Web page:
Why a modicum of flooding is good for Kaziranga

Floods clean up the large-scale decomposition of natural deaths of animals, wash away unwanted weeds from the park, and most importantly, floods fertilise the land.

Published: 07th August 2017 06:33 PM  |   Last Updated: 07th August 2017 09:05 PM   |  A+A-

Rhinos with a calf at a highland during floods at the Kaziranga National Park in Nagaon district in Assam on Friday. (File photo by PTI)

Express News Service

KAZIRANGA: There is an irony to the floods in Assam. While they wreak devastation almost every year, there are a small number of people who wish for the annual deluge.

"We need floods in the Kaziranga,” says the director of the national wildlife park, Satyendra Singh. “We need them for the animals.” Floods bring three benefits to Kaziranga. Natural deaths of animals throughout the year cause large-scale decomposition. The flood waters clean up the mess. Second, the floods wash away unwanted weeds from the park. But most importantly, floods fertilise the land.

"The grasses that grow after a flood are a good diet for the animals,” says Satyendra Singh. “They improve the health of animals.” But he hastens to add, “However, we don't want a massive flood like the one we had recently."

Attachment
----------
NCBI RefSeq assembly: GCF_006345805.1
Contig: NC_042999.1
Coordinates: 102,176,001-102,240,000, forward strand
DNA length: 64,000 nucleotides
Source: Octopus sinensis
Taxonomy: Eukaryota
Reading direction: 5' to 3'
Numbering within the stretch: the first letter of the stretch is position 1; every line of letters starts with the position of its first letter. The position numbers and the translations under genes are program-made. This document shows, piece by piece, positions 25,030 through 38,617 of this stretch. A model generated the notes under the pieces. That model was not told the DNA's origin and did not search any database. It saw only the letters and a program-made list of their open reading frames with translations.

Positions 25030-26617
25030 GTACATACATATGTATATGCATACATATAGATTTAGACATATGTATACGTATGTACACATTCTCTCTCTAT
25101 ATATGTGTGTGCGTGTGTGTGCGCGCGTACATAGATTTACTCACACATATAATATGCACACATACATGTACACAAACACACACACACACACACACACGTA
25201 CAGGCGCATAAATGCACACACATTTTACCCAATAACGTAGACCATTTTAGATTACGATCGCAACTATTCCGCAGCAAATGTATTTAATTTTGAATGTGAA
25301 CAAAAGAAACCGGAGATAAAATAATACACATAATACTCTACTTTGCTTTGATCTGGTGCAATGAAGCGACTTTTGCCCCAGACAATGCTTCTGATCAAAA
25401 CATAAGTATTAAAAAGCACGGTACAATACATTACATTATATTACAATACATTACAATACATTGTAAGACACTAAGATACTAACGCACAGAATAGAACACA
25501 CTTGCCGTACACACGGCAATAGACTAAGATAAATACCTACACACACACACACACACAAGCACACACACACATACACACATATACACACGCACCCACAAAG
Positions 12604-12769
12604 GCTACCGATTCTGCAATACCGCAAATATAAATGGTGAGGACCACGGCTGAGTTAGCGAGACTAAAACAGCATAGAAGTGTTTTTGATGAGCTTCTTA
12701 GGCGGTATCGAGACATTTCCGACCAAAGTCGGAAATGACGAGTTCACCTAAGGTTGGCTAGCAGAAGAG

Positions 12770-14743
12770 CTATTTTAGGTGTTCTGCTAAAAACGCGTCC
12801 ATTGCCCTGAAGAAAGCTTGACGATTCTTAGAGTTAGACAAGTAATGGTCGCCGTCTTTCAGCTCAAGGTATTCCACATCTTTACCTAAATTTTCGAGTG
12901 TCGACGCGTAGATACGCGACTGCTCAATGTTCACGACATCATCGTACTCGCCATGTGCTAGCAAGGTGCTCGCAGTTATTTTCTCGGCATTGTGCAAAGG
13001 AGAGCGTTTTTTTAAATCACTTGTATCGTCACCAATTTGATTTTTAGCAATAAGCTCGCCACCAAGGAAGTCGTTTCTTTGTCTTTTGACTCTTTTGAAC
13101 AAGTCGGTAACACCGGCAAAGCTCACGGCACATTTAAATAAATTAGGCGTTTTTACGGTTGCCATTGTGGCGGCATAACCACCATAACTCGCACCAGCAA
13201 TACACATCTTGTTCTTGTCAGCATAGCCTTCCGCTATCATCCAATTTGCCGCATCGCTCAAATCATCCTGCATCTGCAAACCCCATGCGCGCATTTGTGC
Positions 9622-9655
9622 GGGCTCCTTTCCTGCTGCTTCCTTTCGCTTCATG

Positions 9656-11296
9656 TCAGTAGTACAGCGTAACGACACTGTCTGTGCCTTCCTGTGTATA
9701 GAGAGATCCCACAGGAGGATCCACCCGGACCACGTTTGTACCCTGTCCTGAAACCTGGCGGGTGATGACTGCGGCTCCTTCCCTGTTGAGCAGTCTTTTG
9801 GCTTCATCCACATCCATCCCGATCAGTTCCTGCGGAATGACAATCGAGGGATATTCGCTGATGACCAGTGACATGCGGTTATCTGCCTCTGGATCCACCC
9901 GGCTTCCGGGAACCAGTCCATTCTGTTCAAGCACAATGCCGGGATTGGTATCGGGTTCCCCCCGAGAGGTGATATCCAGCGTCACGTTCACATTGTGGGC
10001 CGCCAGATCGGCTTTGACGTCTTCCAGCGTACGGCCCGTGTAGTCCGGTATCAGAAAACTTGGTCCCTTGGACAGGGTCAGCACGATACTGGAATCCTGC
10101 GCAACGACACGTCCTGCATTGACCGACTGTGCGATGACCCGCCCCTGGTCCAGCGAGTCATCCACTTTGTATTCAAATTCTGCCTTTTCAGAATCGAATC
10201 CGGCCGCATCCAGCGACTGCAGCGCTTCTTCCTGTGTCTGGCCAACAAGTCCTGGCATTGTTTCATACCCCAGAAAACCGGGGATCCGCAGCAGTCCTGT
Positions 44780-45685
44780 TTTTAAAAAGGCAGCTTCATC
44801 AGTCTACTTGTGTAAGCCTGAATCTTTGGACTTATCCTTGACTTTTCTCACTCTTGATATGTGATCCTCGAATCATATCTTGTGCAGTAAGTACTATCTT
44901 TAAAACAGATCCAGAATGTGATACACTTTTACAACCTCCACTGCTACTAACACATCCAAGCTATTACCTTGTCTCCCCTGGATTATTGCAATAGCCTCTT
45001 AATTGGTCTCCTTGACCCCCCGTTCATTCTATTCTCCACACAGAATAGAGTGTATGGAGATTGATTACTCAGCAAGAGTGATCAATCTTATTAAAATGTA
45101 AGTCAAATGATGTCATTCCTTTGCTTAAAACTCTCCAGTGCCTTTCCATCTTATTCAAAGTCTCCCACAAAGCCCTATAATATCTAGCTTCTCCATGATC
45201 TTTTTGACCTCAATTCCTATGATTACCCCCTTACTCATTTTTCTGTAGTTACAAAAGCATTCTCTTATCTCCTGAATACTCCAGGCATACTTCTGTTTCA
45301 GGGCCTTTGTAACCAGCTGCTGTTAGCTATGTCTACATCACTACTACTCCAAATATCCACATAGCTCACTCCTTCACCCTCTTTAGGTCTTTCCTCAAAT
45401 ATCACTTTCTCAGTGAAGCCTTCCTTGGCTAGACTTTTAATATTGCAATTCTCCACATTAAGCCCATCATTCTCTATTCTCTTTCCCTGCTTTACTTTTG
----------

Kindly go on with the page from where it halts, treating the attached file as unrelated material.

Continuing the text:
Last month's floods submerged 80 per cent of the UNESCO world heritage site. Altogether 105 animals, including seven rhino calves, died. It was the fourth biggest flood in the sanctuary since 1988.

Now that the waters have receded, people who fled to relief camps on high ground have returned to their villages.

The park has 111 highlands, built after the devastating flood of 1988. But many have been eroded since then. They have to be built up again. Currently, 33 highlands are being built, 14-18 feet high. A highland is usually built on an area of 800 sq m.

The government also has plans to build three flyovers on the national highway. At present the highway cuts through the park, and is punctuated by animal corridors. Animals often become road kill.

Singh says repairing damaged bridges and culverts and improving the health of animals and forests guards who work deep in the park are among the post-flood challenges for the forest department.

Last year, there were 18 incidents of rhino poaching in the Kaziranga, 14 of them taking place before and during the floods between January and August.

In sharp contrast, there have been just two such incidents so far this year. No rhino has been killed during the floods when poachers try to take advantage.

"Poaching has been curbed due to the combined efforts of the police and the forest department," Satyendra Singh says.

Floods in Kaziranga are caused largely by the Brahmaputra to the north and rain waters from Karbi Anglong to the south.

"If you want to solve the problem of floods in Kaziranga, you have to solve the problem across the state," Singh adds.

The 430 sq km Kaziranga National Park lies in Golaghat and Nagaon districts. It hosts two-thirds of world's population of great one-horned rhinos.

According to the 2015 census, the park has a rhino population of 2,401.

It is also home to the highest density of tigers among protected areas in the world and was declared a Tiger Reserve in 2006. Apart from rhinos and tigers, the park has large breeding populations of elephants, wild water buffalo and swamp deer.

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